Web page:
Ok, I'll do one--one of those kinds of posts. I usually
think it's more interesting and relevant to share information about
some topic of concern or awe to those of us in alternative
medicine, but this time I'm just going to do what the original
intention of this AOM blog probably was. I'm going to share what
it's like to be an acupuncture student fighting her way towards the
end of the trimester.
Now, I'm not fighting because I'm bored, confused, or frustrated
with my classes. On the contrary, I enjoy the nights I get to drive
in a car by myself and sit quietly for 4-5 hours learning about
something I love. It's the most relaxing part of the day. Hey, I
have active young children, a messy husband, and a sometimes
too-demanding teaching schedule to juggle all day. Give me a
graduate night class any day of the week!
No, I'm not fighting in a bad way. I'm excited to reach the end
of this trimester because the day after it ends, I'm getting on the
airplane for Nicaragua. Two weeks in Central America is just what
the doctor ordered for this stressed out, over-committed student.
I'd love to say I'm a good flier, but that wouldn't be true. With
that missing Malaysian plane, I'm going to be grinding ear seeds
into my PC6 points until they're bleeding. Awesomely inopportune
time for that mysterious tragedy. Not to be insensitive, but I
barely make it through my flights as it is. Rescue remedy? Yep,
I'll be using that heavily.
The past several months have been leading up to this medical
mission trip, and soon I know it will be here, then
already--sadly--behind me. Since last year's trip, I haven't been
able to get that clinic off my mind--not that I want to! NDI's
integrative healthcare clinic serves so many appreciative and needy
people, and it's the only medical setting I've ever experienced
where providers of several medical fields all circle around and get
to take a crack at each patient who walks in the door. I know that
when I start my first shift, a middle-aged Nicaraguan farmer will
come into the clinic with the chief complaint of back pain. If I
used a machete all day, I'd develop back pain, too. Instead of that
patient being confined to the limits of one provider's medicine,
this patient will reap the benefits of the naturopath, the
chiropractor, the acupuncturist, the psychologist, and the massage
therapist on staff at the same time. He might get an adjustment,
soft tissue work, some needles, and even a tincture for the road. I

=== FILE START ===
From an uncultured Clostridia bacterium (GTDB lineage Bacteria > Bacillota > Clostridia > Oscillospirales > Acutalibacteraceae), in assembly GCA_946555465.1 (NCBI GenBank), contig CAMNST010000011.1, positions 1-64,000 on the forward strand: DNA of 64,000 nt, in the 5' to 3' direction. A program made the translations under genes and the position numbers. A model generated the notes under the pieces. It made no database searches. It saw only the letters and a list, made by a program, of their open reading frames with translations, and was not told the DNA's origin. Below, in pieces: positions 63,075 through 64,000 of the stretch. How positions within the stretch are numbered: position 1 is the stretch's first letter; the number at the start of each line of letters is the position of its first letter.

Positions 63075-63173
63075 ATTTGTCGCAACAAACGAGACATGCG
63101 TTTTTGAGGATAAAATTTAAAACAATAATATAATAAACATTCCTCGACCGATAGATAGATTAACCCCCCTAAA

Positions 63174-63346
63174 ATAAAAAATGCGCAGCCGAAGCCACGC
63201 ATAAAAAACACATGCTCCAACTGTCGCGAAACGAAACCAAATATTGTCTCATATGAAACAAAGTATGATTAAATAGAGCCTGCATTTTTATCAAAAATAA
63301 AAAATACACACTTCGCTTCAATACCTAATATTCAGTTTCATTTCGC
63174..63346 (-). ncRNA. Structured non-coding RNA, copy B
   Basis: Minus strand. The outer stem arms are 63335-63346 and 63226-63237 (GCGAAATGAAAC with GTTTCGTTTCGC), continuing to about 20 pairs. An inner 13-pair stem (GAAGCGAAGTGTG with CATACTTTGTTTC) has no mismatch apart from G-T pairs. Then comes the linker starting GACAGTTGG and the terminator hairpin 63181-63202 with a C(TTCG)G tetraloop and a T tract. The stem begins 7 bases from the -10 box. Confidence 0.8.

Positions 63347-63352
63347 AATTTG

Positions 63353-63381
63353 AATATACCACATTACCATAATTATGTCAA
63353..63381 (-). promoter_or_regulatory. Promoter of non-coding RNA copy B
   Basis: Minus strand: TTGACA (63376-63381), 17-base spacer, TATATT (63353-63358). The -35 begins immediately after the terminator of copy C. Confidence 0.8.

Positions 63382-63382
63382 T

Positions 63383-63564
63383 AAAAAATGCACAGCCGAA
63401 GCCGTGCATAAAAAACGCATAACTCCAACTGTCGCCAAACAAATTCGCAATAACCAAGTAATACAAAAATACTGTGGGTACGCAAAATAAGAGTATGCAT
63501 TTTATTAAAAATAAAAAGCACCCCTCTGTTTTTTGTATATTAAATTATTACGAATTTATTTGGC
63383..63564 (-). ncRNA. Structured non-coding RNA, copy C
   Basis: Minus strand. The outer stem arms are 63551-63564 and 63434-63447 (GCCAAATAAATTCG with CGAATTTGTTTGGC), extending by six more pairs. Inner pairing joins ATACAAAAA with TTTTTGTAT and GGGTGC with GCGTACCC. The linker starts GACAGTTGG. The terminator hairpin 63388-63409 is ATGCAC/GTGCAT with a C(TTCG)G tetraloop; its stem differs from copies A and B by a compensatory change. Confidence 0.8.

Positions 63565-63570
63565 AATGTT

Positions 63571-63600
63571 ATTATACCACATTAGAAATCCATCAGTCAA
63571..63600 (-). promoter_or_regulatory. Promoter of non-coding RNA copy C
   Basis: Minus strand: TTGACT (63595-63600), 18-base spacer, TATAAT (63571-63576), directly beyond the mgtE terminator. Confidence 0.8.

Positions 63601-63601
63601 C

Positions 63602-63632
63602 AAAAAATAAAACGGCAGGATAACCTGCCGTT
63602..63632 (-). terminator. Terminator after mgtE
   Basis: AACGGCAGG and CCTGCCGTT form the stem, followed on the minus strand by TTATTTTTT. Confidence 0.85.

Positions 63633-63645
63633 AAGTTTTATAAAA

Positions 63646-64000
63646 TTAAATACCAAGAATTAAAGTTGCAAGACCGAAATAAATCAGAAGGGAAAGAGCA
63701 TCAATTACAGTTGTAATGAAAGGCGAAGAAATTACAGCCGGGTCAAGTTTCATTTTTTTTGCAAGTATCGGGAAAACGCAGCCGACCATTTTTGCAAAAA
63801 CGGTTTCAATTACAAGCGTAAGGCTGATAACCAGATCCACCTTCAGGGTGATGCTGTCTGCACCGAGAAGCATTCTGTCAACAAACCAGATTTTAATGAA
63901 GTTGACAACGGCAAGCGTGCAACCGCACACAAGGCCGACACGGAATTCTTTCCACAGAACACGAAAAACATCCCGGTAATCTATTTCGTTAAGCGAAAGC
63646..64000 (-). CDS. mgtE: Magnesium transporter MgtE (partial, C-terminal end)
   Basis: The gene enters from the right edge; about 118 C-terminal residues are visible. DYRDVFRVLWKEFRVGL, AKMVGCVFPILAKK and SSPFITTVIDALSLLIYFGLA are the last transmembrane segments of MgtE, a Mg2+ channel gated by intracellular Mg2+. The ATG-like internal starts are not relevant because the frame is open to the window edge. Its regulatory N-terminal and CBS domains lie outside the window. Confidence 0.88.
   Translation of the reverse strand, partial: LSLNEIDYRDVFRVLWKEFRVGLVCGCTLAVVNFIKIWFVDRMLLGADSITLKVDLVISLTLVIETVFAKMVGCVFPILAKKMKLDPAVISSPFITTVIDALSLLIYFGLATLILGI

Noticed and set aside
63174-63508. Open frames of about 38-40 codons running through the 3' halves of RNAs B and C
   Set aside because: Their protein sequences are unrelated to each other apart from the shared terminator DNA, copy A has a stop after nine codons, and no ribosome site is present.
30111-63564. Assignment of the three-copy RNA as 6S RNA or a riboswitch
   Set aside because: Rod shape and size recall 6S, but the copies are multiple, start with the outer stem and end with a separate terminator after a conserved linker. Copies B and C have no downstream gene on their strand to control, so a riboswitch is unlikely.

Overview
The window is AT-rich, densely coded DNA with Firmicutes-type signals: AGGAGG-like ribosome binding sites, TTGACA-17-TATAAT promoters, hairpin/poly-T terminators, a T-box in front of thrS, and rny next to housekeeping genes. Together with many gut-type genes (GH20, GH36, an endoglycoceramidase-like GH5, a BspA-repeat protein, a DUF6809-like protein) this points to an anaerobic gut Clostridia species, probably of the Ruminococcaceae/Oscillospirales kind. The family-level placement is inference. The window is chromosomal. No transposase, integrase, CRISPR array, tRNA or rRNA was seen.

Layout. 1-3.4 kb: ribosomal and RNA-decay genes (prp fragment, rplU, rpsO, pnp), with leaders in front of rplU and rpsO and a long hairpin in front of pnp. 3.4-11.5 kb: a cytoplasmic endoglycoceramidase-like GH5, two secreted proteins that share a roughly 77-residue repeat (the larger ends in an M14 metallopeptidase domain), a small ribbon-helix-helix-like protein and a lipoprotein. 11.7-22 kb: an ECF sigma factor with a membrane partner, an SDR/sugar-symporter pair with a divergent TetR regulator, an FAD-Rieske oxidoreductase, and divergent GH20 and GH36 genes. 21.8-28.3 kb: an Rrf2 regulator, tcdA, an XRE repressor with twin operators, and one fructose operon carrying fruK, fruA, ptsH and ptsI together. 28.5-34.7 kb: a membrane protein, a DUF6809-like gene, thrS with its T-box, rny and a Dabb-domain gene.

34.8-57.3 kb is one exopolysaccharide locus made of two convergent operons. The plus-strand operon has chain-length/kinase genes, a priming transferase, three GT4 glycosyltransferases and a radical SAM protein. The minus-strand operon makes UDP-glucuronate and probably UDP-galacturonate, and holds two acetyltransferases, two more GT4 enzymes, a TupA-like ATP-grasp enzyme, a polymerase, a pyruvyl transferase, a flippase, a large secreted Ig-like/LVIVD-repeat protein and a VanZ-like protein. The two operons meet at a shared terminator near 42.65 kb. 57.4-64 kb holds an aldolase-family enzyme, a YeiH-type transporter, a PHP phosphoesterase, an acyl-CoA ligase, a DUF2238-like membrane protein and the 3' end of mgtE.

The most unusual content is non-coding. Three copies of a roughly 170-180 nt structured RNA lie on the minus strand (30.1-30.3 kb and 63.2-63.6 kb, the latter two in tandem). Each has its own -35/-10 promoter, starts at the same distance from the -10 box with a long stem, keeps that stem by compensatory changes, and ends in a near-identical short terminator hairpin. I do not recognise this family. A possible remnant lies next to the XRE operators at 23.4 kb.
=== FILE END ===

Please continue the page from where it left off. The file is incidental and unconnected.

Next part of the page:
can't get that sweet deal anywhere in the United States, that's for
sure. Did I mention it's free? Sign...me...up.
This is the future of medicine, people.This is it. Integrative
medicine is the way. True, I have to get on an airplane to immerse
myself in it at this point, but I promise you one thing--I'll bring
Make time to take time...for yourself, that is. As we students
return to the NUHS classes this week, after a well-needed winter
break, many of us find that we aren't quite as well rested as we
thought we'd be. Personally, I envisioned a two and a half week
stint of total relaxation...or, at least, as relaxing as life can
be with two young children! Instead, what I got was the usual
hectic schedule of drop-offs and pick-ups, with my own work crammed
in between appointments and holiday travels.
The welcoming sight of a snow-covered Lombard campus as we
returned for the "spring" trimester.
Yes, that's right. I came back to campus in January just as
stressed out as when I walked off after my last final exam back in
December. How did this happen? After talking with some classmates
this week, I quickly realized that I was not alone. Sure, a few
people took it easy and maintained the "AOM" lifestyle of healthy
eating and weekly acupuncture treatments. Lucky them. The rest of
us overindulged with the holiday treats and put the exercise
routines on hold while we visited relatives and friends.
What's wrong with us? Don't we, students of acupuncture and
oriental medicine, know better? Don't we know that a relaxing and
rejuvenating acupuncture session is even more important when we are
stressed out by final exams and holiday travels? It turns out,
we're just like everyone else. We don't always practice what we
preach. And, the prognosis isn't great for our future actions,
either. An article in Newsweek revealed that 44% of
male doctors are overweight or obese (Kalb, 2008). Sure, this is
better than the average American statistic, which puts around 65%
of Americans as either overweight or obese, but it's not role-model
material! (Kalb, C. (2008). Drop That Corn Dog, Doctor.
Newsweek, 152(15), 17.)
If we don't take the time to make time for ourselves--for our
health and well-being--now, as students, then how can we become a
strong force for good in our future patients' lives? I want to
model the behavior and lifestyle that I am explaining to my
patients. If I can't prioritize and sacrifice to make time for my
own acupuncture sessions and yoga classes, then why should a
patient take my advice to do so? If they see me wolfing down my
fast food in between appointments, then why should they look to
more healthy options for their own lunch?
My personal path this year will be to slow down, to be more
aware of my choices and my priorities, and to model the lifestyle
and mindset that I want to introduce to others. Welcome, 2014.
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